2) Thomson Reuters UltraTax latest version allows the full amount prior to calculating the allocation to NII. (my previous post with a sample UT calculation was still using a 2017 version of the allocation worksheet, it has been updated since then - but they never took the $10K SALT limit into account for NII purposes, even in earlier versions).

3) posts #2 and #3 agree it is all available for allocation, not just $10K.

4) The form instructions state, "State, local, and foreign income taxes if properly deducted on your return when calculating your U.S. regular income tax.". Well, the full amount of state tax was properly deducted (and officially disclosed per regulation) on Schedule A, but because of TCJA it was simply not "taken into account" for purposes of Sec 164. "Not taken into account" is not the same thing as "disallowed". (I am rejecting the implication I was pondering in my post #13).

Jeff-Ohio writes, "The actual heading in that NIIT regulation, under (f)(3), is “Properly allocable deductions described in Section 63(d).” Then when you go there, you’ll see that it says, “deductions allowable under this chapter.”"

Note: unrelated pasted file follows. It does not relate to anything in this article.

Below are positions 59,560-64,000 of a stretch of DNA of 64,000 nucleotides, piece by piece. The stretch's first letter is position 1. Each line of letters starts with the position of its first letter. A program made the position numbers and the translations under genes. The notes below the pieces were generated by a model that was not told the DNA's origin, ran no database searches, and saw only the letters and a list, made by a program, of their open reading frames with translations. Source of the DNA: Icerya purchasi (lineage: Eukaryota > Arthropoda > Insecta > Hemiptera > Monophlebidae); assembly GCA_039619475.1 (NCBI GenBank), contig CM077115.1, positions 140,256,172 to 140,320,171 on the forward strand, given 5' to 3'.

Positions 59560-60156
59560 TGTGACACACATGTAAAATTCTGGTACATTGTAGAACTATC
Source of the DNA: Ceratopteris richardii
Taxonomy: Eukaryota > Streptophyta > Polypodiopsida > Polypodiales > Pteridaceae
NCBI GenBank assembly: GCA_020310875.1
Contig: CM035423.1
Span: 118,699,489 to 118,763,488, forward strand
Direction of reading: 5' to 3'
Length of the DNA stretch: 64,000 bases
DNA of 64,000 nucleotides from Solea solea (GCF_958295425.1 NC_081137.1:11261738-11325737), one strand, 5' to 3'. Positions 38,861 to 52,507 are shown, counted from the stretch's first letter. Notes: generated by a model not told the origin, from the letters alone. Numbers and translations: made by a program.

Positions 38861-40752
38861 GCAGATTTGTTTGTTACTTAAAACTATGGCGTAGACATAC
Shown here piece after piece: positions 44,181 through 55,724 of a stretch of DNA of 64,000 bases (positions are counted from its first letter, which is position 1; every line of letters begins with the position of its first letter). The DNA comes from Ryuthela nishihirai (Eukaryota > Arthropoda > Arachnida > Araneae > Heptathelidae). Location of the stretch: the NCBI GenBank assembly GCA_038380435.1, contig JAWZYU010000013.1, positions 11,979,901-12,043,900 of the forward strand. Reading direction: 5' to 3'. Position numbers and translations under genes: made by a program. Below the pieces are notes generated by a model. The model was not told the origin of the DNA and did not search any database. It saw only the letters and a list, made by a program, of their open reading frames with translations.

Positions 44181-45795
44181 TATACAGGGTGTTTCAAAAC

And Section 63 is part of Chapter 1, while NIIT is part of Chapter 2A -- totally separate for this purpose. And I don't think the word "described" automatically includes all limitations that are elsewhere applied to items that are here only "described".
 

#19
makbo  
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I still find it very interesting how little discussion or news about this item can be found on the internet or in other discussion forums. Please post anything you find, or any facts about what specific vendors (other than the ones already mentioned) are doing about this calculation.

Here is a recent, inconclusive discussion from another forum:

https://www.bogleheads.org/forum/viewtopic.php?t=271074

When I search for "Net investment income tax form 8960 line 9b state and local tax deduction", it's worth noting that in the first few pages, several nationally-known Democratic politicians show up because they have released copies of their tax returns for public review.
 

#20
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In prior years, those deductions were always limited to the amount allowed on Schedule A. It seems a bit bold to assume that the full amounts are allowable under the TCJA. The kind of decision I would talk over with the client before deciding.
Because on T.A. ten was the most you were allowed
 

#21
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And Section 63 is part of Chapter 1, while NIIT is part of Chapter 2A -- totally separate for this purpose.